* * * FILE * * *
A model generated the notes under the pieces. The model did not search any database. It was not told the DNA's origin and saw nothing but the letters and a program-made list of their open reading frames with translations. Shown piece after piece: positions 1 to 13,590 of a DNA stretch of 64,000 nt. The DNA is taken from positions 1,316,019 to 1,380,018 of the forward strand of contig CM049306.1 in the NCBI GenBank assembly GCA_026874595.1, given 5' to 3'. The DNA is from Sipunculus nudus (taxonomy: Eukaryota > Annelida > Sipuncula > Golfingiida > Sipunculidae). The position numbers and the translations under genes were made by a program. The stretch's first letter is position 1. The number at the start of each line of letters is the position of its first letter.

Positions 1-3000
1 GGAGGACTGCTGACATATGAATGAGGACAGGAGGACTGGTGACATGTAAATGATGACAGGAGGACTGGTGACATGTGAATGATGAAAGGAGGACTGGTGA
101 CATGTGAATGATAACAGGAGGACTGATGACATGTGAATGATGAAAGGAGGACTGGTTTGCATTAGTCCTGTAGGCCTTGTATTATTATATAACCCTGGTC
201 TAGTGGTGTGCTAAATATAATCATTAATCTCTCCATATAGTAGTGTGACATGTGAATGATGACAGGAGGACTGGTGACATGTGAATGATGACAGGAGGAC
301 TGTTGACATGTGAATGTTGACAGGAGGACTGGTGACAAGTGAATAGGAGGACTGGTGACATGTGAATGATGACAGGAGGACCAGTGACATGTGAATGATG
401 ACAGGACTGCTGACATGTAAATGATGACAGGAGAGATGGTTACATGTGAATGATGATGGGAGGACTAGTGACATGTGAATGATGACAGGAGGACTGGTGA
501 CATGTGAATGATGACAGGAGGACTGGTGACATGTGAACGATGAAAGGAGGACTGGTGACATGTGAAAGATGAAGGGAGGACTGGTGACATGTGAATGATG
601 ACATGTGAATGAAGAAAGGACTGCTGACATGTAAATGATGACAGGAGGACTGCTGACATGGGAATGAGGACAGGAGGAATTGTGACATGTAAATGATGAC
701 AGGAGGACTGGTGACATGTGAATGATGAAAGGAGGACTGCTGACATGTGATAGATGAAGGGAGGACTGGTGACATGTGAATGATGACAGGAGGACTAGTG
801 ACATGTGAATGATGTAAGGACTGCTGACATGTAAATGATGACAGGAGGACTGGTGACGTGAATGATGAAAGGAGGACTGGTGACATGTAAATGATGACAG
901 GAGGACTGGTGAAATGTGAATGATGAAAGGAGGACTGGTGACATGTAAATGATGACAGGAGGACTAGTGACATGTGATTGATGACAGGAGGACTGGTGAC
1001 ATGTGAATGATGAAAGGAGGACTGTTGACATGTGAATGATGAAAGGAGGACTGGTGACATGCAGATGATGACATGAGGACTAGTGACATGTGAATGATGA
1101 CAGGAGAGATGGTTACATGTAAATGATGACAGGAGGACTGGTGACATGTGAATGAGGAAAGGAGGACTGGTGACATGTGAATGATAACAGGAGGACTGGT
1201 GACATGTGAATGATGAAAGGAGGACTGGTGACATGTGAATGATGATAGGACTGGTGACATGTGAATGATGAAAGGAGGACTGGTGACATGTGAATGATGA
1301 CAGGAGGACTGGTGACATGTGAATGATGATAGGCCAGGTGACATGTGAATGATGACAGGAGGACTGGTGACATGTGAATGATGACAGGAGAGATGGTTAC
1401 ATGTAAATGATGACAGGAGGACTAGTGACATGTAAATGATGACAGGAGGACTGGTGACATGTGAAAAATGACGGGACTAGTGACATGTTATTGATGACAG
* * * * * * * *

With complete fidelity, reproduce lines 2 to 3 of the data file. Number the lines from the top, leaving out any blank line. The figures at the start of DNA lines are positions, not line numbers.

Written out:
Positions 1-3000
1 GGAGGACTGCTGACATATGAATGAGGACAGGAGGACTGGTGACATGTAAATGATGACAGGAGGACTGGTGACATGTGAATGATGAAAGGAGGACTGGTGA